“The 12 Days of CrossFit” (except you’ll only do a shortened version of it)
in cumulative song format, for time:
2 bear crawls, 25′
3 sec handstand
4 clean & jerk, 45/30kg
5 dive-bomber pushups
7 kettlebell swings, 24/16kg
10 squat thrusts
12 rocking pistols
Post time to whiteboard.
It’s the tradition that Level 4 CrossFit Seattle, formally CrossFit North, started more than 10 years ago! Today we do a very shorter version of it, but you can get your full workout fill next Thursday 12/22
Barbell Club WOD
accessories: step-ups, GHR, t2b
Some of you on social media have seen me rave about my 6-quart Instant Pot that we bought during the Black Friday/Cyber Monday weekend, due to the constant recommendations by Michelle of Nom Nom Paleo.
Since receiving it we’ve been using it a minimum of three times a week. It’s amazing. Not only does it complete the job a crock pot would in a fraction of the time, it doesn’t burn or dry out your surface and bottom area of your food. Pro tip: if you do continue using a crock pot and get these issues never use the high setting. It takes longer, but at the cost of possibly burnt/overcooked food. The flavors and textures brought out by the Instant Pot is amazing.
Did I mention your place doesn’t smell like food the entire time you cook?!
Growing up my parents cooked with an old-school stovetop version of a pressure cooker and always warned me of getting too close, otherwise it would explode like a bomb in an 80/90’s action film, which my dad was a huge fan of. Anyway that instilled some sort of fear for the rest of my life that pressure cookers were only for former professional cooks and whatnot.
That being said the pressure cooker has seen a resurgence with the technology available today. Things we’ve used our Instant Pot for so far:
– frying up bacon (sauté function) prior to throwing a pork shoulder on top of it for a “slow cook” (timer function) in this recipe. The old method required me to use a pan on the stove top before putting it all into the crock pot. This machine reduced the original method time from 18 hours to just over 2 hours (prep time included).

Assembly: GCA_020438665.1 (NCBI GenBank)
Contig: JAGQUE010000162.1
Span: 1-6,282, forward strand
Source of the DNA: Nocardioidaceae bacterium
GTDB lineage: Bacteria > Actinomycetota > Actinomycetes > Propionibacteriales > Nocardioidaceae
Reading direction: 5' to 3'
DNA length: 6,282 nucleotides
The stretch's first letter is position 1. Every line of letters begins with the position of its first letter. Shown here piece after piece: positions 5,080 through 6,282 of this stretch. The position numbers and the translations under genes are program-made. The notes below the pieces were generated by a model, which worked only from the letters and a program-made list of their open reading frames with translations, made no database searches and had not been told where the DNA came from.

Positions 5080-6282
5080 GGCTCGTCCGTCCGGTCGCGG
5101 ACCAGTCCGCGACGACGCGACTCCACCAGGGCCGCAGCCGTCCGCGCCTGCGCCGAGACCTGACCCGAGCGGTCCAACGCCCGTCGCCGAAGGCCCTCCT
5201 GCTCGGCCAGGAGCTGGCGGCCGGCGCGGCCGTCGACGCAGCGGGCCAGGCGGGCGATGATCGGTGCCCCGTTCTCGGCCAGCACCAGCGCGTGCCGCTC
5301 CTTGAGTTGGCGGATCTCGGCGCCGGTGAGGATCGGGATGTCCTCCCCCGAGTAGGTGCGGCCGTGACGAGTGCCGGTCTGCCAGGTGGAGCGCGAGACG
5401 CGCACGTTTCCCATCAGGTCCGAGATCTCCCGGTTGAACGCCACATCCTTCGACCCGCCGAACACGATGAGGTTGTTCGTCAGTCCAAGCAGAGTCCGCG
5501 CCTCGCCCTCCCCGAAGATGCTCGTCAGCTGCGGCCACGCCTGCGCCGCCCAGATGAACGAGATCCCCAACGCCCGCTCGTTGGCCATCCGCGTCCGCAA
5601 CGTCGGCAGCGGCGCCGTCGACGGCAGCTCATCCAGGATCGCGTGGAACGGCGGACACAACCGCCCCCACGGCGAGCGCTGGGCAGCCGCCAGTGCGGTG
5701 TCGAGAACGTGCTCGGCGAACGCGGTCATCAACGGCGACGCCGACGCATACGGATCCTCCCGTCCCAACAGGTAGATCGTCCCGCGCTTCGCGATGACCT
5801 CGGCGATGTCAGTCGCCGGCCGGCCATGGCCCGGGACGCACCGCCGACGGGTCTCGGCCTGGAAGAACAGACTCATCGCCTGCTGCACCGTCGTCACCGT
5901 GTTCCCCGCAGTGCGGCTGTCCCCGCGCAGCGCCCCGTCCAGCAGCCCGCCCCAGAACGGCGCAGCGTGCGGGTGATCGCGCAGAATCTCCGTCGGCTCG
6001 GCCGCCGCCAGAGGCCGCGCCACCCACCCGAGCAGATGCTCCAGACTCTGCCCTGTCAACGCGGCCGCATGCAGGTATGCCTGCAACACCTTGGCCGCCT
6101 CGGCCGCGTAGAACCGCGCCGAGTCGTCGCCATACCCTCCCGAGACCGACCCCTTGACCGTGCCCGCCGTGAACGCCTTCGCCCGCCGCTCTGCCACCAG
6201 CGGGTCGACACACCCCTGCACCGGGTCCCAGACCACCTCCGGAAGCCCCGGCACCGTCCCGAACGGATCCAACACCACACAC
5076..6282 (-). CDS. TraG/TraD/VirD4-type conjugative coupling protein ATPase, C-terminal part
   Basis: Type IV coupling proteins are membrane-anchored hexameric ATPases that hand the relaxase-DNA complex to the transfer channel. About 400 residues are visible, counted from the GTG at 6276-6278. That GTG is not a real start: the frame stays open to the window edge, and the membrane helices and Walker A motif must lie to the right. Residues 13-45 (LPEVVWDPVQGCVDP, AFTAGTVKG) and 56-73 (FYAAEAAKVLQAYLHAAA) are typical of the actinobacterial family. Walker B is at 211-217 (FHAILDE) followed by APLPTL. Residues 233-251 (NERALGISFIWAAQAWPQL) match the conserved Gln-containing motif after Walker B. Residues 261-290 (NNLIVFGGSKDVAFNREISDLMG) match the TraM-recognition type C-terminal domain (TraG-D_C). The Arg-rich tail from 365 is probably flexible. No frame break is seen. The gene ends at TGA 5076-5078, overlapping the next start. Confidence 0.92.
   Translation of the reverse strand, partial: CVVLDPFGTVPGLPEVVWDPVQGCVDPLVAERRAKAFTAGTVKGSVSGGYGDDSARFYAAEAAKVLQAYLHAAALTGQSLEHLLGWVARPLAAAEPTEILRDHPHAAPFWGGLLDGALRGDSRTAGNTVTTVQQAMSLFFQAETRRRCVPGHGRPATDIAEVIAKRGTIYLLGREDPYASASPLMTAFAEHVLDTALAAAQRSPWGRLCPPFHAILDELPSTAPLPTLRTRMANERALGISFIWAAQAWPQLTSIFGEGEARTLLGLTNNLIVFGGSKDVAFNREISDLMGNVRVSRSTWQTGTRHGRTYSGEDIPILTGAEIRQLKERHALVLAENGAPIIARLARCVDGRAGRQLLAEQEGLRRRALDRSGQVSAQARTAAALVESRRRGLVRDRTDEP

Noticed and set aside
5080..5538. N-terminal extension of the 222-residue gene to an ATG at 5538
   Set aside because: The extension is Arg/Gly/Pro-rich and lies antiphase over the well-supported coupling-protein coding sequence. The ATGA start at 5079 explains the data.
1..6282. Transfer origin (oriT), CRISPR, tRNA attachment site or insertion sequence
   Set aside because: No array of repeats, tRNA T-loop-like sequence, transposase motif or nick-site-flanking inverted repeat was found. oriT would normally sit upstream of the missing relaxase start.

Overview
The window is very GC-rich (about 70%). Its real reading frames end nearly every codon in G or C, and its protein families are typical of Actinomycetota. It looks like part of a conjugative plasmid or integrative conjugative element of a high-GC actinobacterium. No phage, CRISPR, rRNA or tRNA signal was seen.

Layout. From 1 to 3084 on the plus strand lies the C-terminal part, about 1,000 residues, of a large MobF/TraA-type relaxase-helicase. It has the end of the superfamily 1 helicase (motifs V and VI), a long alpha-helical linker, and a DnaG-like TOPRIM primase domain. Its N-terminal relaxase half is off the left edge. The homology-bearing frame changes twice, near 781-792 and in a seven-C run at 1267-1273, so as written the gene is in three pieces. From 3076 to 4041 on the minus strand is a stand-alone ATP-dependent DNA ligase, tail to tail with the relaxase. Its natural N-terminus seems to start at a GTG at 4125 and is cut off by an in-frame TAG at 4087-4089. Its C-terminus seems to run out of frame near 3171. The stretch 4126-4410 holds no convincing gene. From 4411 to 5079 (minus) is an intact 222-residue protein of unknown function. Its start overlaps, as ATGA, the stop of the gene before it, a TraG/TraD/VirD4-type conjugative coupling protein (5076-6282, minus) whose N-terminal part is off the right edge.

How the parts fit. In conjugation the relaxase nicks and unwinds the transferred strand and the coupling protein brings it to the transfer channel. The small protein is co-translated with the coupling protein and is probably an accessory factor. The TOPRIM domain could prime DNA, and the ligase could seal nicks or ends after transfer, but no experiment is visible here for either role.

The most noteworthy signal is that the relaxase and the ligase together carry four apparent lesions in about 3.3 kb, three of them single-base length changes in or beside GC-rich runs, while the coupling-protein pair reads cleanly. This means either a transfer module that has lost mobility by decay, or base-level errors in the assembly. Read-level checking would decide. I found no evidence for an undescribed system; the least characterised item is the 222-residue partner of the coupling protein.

– both white and brown rice
– steamed veggies using a stainless steel steamer insert
– bone broth! thank goodness for farmer’s markets with their full-of-marrow bones
– hard and soft boiled eggs
Since you started CrossFit, have you changed your nutrition? How was it before and what do you do now?
Yes. I basically went from unconscious nutrition to conscious nutrition. I go back and forth between being strict paleo (25 unbroken kipping pull-ups Dave) and not at all strict paleo (5 unbroken kipping pull-ups Dave), but now I’m consciously deciding to do one or the other.
Do you have a favorite exercise movement? Least favorite?
I love heavy-ish hang power cleans in a WOD, American style kettlebell swings and really dig the rhythm of kettlebell snatches. Basically staying in one place and moving heavy things around.
I am not cool with Handstands.
What’s your most recent PR?
I haven’t a proper PR in a while, because I’ve been recovering from some injuries. But my post injury PR’s are happening constantly, latest was an overhead squat at 65kg. Which was huge as my knee is regaining mobility/stability.
Do you check the workout before coming in or do you just show up?
I never used to check, in fact when I started the WOD’s didn’t get posted until after they were done. I liked that, I couldn’t make excuses for skipping something I’m not good at. I started looking after getting hurt last year, so I could use my days in the gym wisely. Also some days, I’ve just got excuses.
If you were to have encouragement or advice for new people trying CrossFit, what would you say?
Trust the process and the programming. Don’t be hard on yourself or compare yourself to your gym mates, just do you. Work hard, be consistent, eat better and you’ll get results. Have fun.
What fitness goals have you set for yourself to achieve in 2016?